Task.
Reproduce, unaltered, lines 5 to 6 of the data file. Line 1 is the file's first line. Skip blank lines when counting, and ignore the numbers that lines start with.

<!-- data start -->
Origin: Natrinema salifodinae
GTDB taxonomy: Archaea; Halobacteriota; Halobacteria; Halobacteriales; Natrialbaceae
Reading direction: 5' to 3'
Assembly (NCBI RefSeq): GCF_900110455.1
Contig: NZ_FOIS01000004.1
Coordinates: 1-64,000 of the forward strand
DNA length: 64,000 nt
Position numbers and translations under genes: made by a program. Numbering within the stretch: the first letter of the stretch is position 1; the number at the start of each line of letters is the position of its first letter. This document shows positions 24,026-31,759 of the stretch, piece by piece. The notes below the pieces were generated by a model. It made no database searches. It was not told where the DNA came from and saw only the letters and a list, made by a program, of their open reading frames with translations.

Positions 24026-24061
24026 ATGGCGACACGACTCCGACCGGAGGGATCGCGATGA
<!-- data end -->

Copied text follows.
Contig: NZ_FOIS01000004.1
Coordinates: 1-64,000 of the forward strand